The New York Times Falsely Attacks FedEx, Gets Absolutely Wrecked in Response

One of the interesting notes about our major media outlets is that, while they are all huge corporate conglomerations, many of them try to present themselves as outsiders, not guilty of the very things they accuse others of. The truth is, if we are talking anything to do with wages, taxes, and/or unions, your average legacy paper is probably saying one thing in the editorial section and doing another in their business meetings.


Enter The New York Times attacking FexEx for supposedly not investing enough in the economy.

The article is behind a paywall, but the gist of it is that FedEx has not reinvested enough of their tax-cut savings post-2017 back into the economy, therefore they are bad and Trump is bad for doing the tax cuts in the first place. It’s your typical orange man bad screed while ignoring all the other evidence of economic growth that’s stemmed from lowering the corporate tax rate.

If it stopped there, whatever; it’s no surprise that the Times would go after companies in disingenuous ways. This is the same paper that helped spread the “Amazon pays no taxes” myth far and wide.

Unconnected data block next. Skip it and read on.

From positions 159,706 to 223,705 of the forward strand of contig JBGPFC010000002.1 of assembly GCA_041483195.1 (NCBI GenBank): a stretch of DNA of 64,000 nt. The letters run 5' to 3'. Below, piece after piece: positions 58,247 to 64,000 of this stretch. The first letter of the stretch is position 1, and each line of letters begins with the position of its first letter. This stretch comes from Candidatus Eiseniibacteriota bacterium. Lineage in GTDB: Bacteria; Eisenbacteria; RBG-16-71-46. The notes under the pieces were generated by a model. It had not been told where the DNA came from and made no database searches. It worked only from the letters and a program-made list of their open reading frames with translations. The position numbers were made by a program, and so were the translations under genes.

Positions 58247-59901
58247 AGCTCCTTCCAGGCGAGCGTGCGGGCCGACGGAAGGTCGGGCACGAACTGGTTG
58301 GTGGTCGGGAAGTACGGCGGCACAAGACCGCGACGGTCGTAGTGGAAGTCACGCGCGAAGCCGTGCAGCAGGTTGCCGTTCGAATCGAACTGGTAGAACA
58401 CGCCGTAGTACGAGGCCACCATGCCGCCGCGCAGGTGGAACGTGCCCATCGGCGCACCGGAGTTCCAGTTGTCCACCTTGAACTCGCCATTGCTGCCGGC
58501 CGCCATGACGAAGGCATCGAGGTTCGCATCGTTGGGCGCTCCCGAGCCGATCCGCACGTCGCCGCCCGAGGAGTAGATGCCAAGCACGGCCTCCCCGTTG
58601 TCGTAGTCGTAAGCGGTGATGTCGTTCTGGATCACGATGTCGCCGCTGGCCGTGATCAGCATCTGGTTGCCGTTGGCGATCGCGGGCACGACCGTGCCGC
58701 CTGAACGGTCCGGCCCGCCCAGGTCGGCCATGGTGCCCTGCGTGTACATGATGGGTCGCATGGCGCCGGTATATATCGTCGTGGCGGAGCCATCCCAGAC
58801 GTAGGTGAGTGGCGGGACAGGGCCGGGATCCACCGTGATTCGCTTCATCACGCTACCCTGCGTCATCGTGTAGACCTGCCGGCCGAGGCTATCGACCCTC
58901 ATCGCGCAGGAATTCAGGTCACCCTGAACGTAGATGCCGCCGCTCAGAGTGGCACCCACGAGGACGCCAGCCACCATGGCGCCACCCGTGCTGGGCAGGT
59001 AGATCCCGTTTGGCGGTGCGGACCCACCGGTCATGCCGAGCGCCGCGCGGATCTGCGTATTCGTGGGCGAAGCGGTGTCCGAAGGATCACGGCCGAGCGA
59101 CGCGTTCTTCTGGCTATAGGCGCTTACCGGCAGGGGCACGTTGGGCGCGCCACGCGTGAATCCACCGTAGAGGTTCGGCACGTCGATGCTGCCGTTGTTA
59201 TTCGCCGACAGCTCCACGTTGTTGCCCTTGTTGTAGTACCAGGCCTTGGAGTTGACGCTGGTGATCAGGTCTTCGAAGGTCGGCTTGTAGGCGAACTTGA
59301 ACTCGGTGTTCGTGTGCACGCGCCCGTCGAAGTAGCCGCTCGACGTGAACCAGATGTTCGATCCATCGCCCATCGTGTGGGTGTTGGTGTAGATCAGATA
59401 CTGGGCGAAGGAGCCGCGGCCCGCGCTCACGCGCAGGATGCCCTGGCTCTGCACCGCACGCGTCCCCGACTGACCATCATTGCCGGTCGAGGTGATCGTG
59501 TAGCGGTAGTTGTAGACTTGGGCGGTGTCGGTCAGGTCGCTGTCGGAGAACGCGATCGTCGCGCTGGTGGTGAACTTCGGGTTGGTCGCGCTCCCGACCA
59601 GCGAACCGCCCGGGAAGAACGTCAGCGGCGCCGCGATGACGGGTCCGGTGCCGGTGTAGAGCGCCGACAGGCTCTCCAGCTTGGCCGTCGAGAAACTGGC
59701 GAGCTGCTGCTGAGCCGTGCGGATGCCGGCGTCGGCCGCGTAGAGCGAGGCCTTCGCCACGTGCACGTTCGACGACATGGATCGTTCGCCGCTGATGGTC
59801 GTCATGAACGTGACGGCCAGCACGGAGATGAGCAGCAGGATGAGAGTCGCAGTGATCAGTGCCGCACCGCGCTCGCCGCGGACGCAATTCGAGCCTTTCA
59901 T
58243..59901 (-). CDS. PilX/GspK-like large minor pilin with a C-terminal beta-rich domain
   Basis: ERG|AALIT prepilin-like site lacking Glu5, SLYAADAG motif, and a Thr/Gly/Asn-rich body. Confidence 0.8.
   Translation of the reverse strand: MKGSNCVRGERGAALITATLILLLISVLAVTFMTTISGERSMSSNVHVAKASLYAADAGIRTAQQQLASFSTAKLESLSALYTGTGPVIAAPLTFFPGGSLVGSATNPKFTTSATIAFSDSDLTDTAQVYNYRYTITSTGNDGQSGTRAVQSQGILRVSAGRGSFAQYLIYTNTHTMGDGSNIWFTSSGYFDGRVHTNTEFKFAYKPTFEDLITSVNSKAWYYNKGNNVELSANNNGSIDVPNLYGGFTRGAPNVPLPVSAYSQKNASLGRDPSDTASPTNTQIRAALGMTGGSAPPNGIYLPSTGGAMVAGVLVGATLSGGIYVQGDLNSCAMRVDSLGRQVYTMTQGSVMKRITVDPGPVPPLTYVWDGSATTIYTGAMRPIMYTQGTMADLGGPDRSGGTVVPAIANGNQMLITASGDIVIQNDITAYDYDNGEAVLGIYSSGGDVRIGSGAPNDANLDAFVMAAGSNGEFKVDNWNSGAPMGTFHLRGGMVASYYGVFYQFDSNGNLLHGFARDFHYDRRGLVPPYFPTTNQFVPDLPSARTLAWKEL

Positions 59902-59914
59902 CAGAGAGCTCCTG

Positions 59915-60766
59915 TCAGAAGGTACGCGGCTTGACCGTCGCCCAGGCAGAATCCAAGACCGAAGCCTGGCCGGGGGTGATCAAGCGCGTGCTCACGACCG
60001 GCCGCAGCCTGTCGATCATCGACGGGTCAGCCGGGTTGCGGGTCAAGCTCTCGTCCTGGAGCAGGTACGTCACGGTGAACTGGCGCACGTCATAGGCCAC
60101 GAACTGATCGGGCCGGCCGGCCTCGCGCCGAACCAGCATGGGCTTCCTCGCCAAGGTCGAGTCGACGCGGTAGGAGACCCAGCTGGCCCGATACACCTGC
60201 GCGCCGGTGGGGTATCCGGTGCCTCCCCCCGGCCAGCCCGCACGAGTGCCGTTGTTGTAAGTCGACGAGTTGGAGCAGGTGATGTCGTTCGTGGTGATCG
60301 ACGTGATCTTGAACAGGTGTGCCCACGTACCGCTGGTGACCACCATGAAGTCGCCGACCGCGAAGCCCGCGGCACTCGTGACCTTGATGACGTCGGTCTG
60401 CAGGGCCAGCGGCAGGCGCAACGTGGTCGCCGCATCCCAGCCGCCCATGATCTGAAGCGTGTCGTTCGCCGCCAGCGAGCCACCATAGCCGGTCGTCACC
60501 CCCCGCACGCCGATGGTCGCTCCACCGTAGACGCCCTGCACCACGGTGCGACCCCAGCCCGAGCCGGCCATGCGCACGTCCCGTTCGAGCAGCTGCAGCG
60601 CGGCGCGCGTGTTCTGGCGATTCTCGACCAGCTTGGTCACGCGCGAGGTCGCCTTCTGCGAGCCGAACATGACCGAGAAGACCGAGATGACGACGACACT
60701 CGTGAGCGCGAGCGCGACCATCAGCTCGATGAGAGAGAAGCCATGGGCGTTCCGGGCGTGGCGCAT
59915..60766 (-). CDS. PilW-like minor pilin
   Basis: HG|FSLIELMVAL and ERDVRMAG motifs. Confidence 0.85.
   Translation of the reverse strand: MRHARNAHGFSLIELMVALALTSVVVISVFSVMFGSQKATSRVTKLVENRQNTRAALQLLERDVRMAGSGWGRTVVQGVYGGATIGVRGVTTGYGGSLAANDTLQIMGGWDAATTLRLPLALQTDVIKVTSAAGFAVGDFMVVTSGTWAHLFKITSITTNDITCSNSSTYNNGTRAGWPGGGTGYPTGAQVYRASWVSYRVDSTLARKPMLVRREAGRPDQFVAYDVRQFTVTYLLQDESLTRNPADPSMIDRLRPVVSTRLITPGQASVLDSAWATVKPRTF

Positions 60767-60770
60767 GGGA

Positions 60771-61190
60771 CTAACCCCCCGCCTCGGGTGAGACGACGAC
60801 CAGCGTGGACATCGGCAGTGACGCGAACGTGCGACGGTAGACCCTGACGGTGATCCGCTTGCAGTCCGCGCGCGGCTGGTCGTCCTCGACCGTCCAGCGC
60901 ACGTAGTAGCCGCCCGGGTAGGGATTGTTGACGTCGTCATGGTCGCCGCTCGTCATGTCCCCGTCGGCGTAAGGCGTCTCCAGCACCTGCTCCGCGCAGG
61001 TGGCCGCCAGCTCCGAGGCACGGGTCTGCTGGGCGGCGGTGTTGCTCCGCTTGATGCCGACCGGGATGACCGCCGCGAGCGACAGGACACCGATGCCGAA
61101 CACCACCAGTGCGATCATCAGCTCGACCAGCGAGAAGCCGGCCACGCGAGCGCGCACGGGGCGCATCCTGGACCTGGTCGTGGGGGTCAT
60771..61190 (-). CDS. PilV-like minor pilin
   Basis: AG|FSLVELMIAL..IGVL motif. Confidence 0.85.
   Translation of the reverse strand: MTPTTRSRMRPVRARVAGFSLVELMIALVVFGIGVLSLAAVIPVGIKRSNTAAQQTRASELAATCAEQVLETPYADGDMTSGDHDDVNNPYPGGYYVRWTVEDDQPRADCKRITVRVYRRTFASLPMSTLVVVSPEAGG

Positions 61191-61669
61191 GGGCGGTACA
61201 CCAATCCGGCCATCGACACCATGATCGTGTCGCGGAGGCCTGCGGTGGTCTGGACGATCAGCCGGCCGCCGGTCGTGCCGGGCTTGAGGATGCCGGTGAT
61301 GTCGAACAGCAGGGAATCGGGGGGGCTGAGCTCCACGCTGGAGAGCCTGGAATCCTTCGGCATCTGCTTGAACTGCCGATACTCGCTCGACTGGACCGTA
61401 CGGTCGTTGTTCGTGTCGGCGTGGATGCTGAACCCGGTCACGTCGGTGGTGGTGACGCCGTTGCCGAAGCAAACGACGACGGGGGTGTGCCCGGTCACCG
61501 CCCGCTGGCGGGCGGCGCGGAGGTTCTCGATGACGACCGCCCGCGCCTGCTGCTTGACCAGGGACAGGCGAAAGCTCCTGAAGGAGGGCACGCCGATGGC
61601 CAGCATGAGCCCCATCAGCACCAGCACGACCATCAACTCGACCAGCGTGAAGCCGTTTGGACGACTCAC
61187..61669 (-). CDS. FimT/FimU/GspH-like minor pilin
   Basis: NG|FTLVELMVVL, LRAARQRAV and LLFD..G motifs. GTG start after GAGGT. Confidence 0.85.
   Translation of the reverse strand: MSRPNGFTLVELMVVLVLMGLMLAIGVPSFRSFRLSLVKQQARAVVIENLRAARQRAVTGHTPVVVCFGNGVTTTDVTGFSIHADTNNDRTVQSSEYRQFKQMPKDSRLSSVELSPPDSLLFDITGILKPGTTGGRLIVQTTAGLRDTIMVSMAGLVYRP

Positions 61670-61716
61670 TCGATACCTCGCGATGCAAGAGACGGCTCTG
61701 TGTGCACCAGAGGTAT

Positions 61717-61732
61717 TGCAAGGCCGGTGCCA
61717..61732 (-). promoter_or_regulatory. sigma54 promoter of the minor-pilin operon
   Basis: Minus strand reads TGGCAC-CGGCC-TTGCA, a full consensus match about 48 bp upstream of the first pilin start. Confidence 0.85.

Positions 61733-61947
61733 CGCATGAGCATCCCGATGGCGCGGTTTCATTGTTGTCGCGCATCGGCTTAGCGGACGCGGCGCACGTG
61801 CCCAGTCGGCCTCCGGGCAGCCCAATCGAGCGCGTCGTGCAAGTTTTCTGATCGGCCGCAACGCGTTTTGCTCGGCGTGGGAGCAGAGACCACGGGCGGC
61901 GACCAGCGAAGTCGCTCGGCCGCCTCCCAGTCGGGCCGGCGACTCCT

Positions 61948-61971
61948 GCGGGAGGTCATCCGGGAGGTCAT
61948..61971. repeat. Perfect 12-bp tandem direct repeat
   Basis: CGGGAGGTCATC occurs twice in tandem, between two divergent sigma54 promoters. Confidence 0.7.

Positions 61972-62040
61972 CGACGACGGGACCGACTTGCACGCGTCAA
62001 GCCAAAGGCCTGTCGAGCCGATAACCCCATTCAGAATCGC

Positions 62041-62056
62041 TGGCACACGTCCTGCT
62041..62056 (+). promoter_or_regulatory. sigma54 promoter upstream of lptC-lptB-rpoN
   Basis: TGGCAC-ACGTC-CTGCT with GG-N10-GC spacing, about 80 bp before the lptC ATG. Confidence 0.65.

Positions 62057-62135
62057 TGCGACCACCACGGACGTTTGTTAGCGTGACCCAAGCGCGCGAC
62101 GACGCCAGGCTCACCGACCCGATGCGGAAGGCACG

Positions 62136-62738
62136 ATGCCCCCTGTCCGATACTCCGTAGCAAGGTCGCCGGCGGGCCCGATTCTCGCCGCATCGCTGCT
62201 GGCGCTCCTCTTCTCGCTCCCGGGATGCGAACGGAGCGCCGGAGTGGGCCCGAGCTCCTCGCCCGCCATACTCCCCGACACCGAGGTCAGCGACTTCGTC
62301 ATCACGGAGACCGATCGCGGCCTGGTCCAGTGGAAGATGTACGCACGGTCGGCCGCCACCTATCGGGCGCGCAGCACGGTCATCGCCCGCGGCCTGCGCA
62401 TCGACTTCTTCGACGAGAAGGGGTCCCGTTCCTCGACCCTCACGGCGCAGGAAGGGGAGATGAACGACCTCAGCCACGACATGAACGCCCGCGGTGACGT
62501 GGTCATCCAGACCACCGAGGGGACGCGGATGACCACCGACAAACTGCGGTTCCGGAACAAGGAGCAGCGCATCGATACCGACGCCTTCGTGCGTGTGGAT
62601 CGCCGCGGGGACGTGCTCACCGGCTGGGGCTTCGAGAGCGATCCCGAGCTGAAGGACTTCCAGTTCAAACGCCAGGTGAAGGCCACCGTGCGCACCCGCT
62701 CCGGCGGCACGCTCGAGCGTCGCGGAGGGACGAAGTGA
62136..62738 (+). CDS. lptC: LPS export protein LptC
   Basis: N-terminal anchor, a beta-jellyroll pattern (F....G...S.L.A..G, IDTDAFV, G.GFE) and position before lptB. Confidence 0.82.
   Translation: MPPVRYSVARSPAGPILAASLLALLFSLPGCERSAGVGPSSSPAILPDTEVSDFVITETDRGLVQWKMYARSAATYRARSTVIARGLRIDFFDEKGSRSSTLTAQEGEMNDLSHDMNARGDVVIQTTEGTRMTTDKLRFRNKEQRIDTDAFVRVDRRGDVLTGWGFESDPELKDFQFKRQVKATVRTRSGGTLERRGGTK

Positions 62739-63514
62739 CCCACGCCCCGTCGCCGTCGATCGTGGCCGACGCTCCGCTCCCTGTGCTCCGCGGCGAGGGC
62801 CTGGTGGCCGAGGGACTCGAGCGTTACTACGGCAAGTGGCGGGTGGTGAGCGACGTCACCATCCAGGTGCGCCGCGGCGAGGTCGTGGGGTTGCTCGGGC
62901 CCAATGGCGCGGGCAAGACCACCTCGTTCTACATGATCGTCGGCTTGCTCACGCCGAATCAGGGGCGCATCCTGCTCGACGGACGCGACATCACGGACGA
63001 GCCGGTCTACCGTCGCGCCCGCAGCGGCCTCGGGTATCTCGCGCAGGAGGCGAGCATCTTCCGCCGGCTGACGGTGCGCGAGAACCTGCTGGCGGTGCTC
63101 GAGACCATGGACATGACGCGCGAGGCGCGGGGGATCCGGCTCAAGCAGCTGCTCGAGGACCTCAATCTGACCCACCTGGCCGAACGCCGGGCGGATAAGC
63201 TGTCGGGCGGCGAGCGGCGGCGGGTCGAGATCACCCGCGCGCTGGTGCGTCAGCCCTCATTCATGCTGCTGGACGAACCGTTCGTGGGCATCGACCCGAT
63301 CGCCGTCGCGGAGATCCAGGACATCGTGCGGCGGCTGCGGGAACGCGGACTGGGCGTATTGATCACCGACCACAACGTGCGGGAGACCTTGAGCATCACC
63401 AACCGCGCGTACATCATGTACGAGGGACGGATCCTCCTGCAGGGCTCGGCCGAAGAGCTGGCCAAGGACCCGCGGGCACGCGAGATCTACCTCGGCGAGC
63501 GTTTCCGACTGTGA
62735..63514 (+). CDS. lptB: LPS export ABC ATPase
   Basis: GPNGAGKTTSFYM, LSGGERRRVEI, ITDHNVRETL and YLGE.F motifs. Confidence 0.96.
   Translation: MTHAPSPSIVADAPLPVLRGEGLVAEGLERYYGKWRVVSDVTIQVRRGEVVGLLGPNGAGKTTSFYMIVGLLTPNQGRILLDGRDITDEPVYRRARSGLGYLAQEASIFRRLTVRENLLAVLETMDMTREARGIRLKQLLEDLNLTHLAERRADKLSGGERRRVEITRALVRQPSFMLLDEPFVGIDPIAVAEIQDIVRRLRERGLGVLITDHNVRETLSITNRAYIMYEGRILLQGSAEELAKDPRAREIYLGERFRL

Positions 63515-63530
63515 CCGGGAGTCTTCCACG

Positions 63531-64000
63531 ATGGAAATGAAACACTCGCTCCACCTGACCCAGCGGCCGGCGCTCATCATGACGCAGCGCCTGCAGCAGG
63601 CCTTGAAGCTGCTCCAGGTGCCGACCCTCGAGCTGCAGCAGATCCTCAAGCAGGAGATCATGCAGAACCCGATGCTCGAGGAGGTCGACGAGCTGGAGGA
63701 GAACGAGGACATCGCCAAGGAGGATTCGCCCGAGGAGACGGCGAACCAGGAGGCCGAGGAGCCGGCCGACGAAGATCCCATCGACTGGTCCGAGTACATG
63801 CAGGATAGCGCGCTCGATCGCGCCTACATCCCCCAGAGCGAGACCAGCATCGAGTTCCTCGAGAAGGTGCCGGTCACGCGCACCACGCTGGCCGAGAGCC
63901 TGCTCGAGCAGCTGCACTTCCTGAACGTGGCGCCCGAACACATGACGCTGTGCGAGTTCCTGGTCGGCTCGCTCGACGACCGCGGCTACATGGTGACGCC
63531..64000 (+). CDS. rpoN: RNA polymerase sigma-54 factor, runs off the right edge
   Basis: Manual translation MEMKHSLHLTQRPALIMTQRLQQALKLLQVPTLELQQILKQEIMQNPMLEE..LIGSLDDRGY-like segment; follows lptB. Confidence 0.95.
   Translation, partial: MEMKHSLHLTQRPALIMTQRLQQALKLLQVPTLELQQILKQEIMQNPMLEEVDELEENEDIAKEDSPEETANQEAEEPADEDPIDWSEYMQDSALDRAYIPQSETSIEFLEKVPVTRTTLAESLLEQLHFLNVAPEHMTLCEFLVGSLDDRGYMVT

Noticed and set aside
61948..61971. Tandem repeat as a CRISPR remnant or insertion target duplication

What really makes this different is that FedEx, instead of cowering in the face of online pressure like companies usually do, punched back and it’s one of the more forceful corporate statements I’ve ever seen.

FedEx first starts by pointing out that the Times got it wrong about how much they’ve reinvested into the economy. But it really gets heated when they point out that the Times paid zero income tax in 2017 and then cut their capital investments in 2018. At the same time, the paper is lecturing FedEx for investing over $6B, the gray lady was slashing their investment, even when considered within the scale of company they are.


FedEx goes on to call the Times’ contribution a “rounding error.” In 2018, the paper only paid an 18% tax rate. Note the hypocrisy as their editorial board almost exclusively opposed the tax cuts, yet the bean counters were taking deductions that drove their rate below even the lowered rate of 21%. Then, just to make sure the Times wasn’t still twitching after that beat down, FedEx’s CEO challenges the writer to a debate on the topic.

I’m going to go out on a limb and guess Tankersley goes running home and doesn’t accept. That would require actually being knowledgeable about the subject on which he wrote.


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